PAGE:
db.getRange(trade1.byTypeId(), trade2.byTypeId(), 1).toList()
db.getRange(trade1, trade2, Trade.ByTypeId, 1).toList()

Write operations

All write operations have versions that take a single entity and versions that take multiple entries.

The return values for these operations are type-safe (see details below), provided all entries are of the same type. For example, when inserting multiple Trade entries, the return type will be List<InsertResult<Trade>>. Different entity types can be inserted in the same operation; however, the return type will be List<InsertResult<Entity>>. Also, modify operations only accept table entities.

Default and generated values

When writing a record to the database, typically all non-null properties should be set on the entity. An entity property becomes non-nullable if:

  • it has a default value
  • it is generated by the database, i.e. sequence or auto increment fields
  • the column is included in an index or is specifically declared not null in the schema

Default values

Properties with a default value will have the value set by default, unless set explicitly in the builder.

Generated properties

Generated properties will be left in an indeterminate state if not set in the builder. When writing to the database, this indeterminate state will be set in the return value. Trying to read the property while it is in this state will result in an IllegalArugmentException. Each generated property will have two read-only associated properties to access these properties in a safe manner. These are an is[FieldName]Generated boolean property and a [fieldName]OrNull property.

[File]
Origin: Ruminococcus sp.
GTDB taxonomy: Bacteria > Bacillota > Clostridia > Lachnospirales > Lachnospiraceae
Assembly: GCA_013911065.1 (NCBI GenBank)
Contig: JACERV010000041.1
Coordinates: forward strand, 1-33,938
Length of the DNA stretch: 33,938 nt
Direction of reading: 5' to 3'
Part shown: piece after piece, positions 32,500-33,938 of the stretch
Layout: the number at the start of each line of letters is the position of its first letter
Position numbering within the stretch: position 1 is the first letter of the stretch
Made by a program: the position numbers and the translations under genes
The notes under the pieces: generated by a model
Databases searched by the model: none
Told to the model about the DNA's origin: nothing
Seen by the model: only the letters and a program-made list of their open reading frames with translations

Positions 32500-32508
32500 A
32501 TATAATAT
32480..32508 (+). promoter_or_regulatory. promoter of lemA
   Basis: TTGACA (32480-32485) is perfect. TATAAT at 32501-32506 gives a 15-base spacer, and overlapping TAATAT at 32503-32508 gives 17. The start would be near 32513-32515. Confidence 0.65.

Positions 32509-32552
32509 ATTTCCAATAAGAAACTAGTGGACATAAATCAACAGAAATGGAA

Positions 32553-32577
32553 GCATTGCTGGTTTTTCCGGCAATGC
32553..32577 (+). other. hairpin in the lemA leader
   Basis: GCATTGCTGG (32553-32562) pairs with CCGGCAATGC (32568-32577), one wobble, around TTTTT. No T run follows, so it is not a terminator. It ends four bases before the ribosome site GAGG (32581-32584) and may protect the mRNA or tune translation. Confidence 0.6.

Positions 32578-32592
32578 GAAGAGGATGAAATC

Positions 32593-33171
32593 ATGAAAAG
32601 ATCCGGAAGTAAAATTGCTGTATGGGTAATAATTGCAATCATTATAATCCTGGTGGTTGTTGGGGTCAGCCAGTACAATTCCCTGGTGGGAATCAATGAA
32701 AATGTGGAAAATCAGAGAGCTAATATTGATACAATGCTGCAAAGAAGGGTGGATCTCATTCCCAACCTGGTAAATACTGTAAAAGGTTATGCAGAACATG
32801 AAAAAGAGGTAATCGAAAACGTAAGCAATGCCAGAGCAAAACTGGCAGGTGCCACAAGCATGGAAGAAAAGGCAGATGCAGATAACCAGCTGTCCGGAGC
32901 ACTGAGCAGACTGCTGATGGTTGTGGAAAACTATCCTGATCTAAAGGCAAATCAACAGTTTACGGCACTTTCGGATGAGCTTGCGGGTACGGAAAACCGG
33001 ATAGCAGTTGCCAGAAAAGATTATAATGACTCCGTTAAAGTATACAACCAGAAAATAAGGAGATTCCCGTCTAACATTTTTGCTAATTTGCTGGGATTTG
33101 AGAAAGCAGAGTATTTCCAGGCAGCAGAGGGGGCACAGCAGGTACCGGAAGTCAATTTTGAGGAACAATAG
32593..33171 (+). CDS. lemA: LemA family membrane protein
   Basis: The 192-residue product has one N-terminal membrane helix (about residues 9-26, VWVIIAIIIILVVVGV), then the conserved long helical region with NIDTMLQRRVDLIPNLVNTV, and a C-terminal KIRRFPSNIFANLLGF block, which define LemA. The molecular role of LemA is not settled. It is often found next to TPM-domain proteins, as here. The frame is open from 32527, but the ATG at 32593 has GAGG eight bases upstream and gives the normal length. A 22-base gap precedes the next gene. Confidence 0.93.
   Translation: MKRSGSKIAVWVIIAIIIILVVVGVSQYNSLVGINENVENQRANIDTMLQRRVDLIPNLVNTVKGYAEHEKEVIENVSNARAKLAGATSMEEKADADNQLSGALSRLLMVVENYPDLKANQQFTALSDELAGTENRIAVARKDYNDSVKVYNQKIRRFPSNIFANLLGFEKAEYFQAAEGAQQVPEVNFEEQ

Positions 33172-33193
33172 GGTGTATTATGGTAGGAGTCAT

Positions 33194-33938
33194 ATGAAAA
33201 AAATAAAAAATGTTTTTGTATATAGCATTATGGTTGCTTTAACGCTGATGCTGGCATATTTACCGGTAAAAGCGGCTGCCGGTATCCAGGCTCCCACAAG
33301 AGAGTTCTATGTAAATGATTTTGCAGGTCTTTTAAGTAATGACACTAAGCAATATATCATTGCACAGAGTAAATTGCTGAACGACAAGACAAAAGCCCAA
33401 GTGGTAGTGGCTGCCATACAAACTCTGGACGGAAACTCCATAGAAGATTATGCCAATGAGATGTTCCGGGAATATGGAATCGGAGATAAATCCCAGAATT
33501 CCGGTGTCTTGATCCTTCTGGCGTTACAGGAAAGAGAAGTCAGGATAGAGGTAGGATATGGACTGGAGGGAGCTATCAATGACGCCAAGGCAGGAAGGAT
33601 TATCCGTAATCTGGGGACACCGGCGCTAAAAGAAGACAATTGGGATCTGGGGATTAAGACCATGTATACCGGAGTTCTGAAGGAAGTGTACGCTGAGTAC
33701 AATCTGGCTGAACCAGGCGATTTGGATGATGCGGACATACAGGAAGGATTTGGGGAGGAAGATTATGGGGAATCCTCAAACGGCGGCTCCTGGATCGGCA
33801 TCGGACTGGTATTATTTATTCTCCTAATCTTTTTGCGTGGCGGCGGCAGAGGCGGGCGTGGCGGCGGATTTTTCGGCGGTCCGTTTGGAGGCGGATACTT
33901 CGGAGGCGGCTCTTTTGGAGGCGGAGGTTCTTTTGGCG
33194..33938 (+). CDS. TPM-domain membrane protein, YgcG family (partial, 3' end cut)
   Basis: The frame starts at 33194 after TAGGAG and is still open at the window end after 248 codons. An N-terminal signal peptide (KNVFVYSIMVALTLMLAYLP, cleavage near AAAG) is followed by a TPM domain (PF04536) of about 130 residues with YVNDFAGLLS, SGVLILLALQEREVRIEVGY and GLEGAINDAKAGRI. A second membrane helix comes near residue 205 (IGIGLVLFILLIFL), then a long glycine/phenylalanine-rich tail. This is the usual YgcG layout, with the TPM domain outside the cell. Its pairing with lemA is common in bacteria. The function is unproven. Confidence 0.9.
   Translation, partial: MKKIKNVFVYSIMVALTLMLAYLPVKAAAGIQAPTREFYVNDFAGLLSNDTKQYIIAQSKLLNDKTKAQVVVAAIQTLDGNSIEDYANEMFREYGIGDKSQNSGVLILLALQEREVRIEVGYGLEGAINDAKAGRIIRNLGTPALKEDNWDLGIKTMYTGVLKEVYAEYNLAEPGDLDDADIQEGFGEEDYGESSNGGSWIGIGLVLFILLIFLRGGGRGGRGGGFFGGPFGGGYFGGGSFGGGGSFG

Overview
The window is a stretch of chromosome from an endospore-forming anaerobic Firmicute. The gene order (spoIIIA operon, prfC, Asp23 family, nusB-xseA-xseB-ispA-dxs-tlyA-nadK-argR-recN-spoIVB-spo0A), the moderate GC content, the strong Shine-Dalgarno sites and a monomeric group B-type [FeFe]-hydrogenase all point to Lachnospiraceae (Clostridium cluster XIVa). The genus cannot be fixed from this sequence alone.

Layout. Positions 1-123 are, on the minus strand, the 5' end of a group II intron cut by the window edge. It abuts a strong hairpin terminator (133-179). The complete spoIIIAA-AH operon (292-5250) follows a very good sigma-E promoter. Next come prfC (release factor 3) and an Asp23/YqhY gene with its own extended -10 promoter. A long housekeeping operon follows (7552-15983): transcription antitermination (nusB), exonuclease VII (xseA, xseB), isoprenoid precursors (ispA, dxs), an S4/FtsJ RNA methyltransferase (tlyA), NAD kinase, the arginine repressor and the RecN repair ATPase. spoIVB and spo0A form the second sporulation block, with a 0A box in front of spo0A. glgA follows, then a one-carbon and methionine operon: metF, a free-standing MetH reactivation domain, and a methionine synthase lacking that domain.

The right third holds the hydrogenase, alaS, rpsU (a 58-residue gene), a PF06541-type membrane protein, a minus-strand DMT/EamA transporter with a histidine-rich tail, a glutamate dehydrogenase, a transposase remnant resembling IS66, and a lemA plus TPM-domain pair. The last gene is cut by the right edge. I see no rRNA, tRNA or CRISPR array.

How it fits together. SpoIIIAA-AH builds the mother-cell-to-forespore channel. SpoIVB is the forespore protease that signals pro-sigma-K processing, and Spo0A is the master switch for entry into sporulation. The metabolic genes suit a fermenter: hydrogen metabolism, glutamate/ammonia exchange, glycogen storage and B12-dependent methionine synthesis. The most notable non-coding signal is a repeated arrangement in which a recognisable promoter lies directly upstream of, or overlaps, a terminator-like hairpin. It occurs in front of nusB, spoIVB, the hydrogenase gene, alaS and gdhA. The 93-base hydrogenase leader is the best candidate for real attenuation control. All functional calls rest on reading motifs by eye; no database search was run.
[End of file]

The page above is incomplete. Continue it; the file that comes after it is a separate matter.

For example:

// tradeId is generated
trade.tradeId // will cause an exception if not initialised
trade.tradeIdOrNull // will return the tradeId if set, or else null
trade.isTradeIdInitialised // will return true if set

Columns in indices or are not null explicitly

Columns in indices or declared not null should always be set in a builder, unless it has a default value or is a generated column. In all other instances, a NullPointerException will be thrown when building the object.


This will insert a new record into the database. The insert function takes a single table entity. The insertAll function takes multiple records, and has several overloads:


  • insert(E): InsertResult<E>
  • insertAll(vararg E): List<InsertResult<E>>
  • insertAll(List<E>): List<InsertResult<E>>
  • insertAll(Flow<E>): List<InsertResult<E>>